During treatment, your health care team will watch you for side effects. You may get diarrhea, belly pain, heartburn, joint pain, tingling arms and legs, or heart problems. Most side effects usually go away after treatment ends.
You may want to read the NCI fact sheet Targeted Cancer Therapies.
Questions you may want to ask your doctor about chemotherapy or targeted therapy
■■ Which drug or drugs do you suggest for me? What will they do?
■■ What are the possible side effects? What can we do about them?
■■ When will treatment start? When will it end? How often will I have treatments?
■■ How will we know the treatment is working?
■■ Will there be lasting side effects?
It’s important for you to be well nourished before, during, and after cancer treatment. Being well nourished may help you feel better, have more energy, and get the most benefit from your treatment.
However, esophageal cancer and its treatment can make it hard to be well nourished, and it may be hard for you to not lose weight. For many reasons, you may not feel like eating. For example, you may have nausea or trouble swallowing, and the foods you used to like to eat could now cause discomfort.
Being well nourished may help you feel better.
The NCI booklet Eating Hints has lists of foods to help with certain eating problems, such as trouble swallowing.
If you’re unable to eat, special treatments or other ways of getting nutrition may be needed. If the cancer in your esophagus makes it very hard to swallow food, your health care team may suggest that you have radiation therapy to shrink the tumor. Or, they may suggest that a plastic or metal mesh tube (stent) be put in your esophagus to keep it open. Another option is for you to receive nutrition through a feeding tube. Sometimes, intravenous nutrition is needed.
Nutrition After Surgery
If your stomach is removed during surgery for esophageal cancer, you may develop dumping syndrome. After meals, people with dumping syndrome may have cramps, nausea, bloating, diarrhea, and dizziness.
If you have dumping syndrome, a registered dietitian can help you learn how to be well nourished without making your symptoms worse. Here are some tips for preventing or controlling the symptoms of dumping syndrome:
■■ Try to eat at least 6 small meals each day.
■■ Sit up during meals and for at least 30 minutes afterward.
■■ Chew food very well.
■■ Eat mostly solid meals, and drink liquids between meals.
■■ Avoid very sweet foods and drinks.
■■ After surgery, ask your health care team whether you need a dietary supplement, such as calcium or vitamin B12.
Questions you may want to ask a dietitian about nutrition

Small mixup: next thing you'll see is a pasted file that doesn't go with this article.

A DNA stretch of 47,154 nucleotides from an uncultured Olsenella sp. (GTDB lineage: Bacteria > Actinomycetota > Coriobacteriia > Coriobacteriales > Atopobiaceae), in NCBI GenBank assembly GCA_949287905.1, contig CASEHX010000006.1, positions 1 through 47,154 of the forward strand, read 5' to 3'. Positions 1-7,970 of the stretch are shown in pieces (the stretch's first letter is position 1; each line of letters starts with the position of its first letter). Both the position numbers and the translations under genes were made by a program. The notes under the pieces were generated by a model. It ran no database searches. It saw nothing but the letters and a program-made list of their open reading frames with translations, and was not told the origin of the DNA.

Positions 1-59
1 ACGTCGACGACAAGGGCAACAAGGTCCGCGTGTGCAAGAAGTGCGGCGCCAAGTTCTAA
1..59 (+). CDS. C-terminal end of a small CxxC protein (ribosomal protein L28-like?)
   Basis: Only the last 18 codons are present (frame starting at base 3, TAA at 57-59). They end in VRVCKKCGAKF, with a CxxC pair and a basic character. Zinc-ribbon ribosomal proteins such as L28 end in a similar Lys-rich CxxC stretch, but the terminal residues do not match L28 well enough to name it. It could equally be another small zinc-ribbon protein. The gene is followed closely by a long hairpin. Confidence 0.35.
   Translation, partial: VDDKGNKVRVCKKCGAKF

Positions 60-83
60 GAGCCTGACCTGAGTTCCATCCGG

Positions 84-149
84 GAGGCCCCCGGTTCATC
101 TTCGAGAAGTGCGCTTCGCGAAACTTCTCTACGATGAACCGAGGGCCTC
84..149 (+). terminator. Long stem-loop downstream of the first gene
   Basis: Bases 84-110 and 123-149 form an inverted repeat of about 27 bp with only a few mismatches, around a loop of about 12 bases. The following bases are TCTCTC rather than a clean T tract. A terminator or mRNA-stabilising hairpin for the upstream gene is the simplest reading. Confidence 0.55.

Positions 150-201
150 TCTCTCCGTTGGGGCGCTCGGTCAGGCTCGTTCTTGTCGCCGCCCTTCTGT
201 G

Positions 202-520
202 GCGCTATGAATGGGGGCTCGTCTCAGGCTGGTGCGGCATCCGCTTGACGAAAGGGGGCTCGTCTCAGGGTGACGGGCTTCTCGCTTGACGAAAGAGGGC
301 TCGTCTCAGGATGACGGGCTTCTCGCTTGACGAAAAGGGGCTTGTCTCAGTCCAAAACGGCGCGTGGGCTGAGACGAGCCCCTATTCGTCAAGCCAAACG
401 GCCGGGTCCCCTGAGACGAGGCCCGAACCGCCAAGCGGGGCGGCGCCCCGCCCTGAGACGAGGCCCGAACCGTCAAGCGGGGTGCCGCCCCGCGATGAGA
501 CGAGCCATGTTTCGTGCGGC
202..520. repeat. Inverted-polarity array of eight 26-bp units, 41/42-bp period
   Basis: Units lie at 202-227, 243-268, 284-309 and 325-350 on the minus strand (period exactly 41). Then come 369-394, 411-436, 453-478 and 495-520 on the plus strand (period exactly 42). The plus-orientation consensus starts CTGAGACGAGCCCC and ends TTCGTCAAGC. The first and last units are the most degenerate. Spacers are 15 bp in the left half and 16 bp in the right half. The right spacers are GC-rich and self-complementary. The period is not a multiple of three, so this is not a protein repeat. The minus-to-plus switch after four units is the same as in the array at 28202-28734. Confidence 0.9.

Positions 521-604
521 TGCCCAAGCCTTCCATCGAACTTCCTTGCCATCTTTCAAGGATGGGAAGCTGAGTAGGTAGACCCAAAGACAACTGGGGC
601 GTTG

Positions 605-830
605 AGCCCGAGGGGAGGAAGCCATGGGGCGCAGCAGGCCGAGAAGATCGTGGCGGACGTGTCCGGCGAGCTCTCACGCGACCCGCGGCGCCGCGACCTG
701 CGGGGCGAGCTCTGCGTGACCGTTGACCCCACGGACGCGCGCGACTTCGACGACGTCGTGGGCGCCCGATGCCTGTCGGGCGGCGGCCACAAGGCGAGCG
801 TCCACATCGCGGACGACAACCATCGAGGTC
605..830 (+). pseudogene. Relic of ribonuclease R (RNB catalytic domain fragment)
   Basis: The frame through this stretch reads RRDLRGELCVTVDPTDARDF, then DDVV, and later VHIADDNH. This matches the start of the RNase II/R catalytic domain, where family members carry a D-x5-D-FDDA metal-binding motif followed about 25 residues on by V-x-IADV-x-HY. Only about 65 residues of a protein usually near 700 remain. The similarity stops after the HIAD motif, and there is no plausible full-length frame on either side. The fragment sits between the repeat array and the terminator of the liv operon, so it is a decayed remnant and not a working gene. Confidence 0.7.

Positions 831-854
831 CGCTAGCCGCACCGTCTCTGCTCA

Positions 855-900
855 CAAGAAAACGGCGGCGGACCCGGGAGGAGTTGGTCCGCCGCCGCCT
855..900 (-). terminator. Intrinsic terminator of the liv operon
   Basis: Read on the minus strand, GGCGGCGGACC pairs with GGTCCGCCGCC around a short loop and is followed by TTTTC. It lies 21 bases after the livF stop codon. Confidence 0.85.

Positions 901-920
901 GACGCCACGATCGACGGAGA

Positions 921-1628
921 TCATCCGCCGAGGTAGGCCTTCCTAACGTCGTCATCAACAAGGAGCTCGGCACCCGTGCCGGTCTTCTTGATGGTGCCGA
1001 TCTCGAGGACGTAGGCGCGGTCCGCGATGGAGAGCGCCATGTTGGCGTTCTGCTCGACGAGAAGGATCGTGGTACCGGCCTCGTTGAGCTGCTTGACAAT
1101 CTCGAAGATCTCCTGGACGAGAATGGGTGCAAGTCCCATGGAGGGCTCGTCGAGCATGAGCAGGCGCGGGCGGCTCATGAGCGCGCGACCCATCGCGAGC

■■ How do I keep from losing too much weight?
■■ How do I know whether I’m getting enough calories and protein?
What are some sample meals that would meet
■■ How can I include my favorite foods without causing or worsening digestive problems?
■■ Are there foods or drinks that I should avoid?
You’ll need regular checkups (such as every 3 to 6 months) after treatment for cancer of the esophagus. Checkups help ensure that any changes in your health are noted and treated if needed. If you have any health problems between checkups, contact your doctor.
Cancer of the esophagus may come back after treatment.
Your doctor will check for the return of cancer. It may return in the chest or it may return in another part of the body, such as the liver.
Checkups also help detect health problems that can result from cancer treatment.
Checkups may include a physical exam, blood tests, chest x-rays, CT scans, endoscopy, or other tests.
You may find it helpful to read the NCI booklet Facing Forward: Life After Cancer Treatment. You may also want to read the NCI fact sheet Fol ow-up Care After Cancer Treatment.
Sources of Support
Learning that you have cancer of the esophagus can change your life and the lives of those close to you. These changes can be hard to handle. It’s normal for you, your family, and your friends to need help coping with the feelings that a diagnosis of cancer can bring.
Concerns about treatments and managing side effects, hospital stays, and medical bills are common. You may also worry about caring for your family, keeping your job, or continuing daily activities.
Many people can help you manage these concerns:
■■ Doctors, nurses, and other members of your health care team can answer questions about treatment, working, or other activities.
■■ Social workers, counselors, or members of the clergy can be helpful if you want to talk about your feelings or concerns. Often, social workers can suggest resources for financial aid, transportation, home care, or emotional support.
■■ Support groups can also help. In these groups, people with esophageal cancer or their family members meet with other patients or their families to share what they have learned about coping with the disease and the effects of treatment. Groups may offer support in person, over the telephone, or on the Internet. You may want to talk with a member of your health care team about finding a support group.
■■ NCI’s Cancer Information Service can help you locate programs, services, and NCI publications. Call 1-800-4-CANCER (1-800-422-6237). Or, chat using LiveHelp (https://livehelp.cancer.gov), NCI’s instant messaging service.
For tips on coping, you may want to read the NCI booklet Taking Time: Support for People With Cancer.
Cancer Treatment Research
Cancer research has led to advances that have helped people with esophageal cancer live longer, and doctors continue to search for new and better ways to treat this disease.
All over the world, doctors are conducting many types of cancer treatment research studies (clinical trials). In the United States, NCI sponsors studies with people who have esophageal cancer, including studies of the combination of chemotherapy, radiation therapy, and targeted therapy.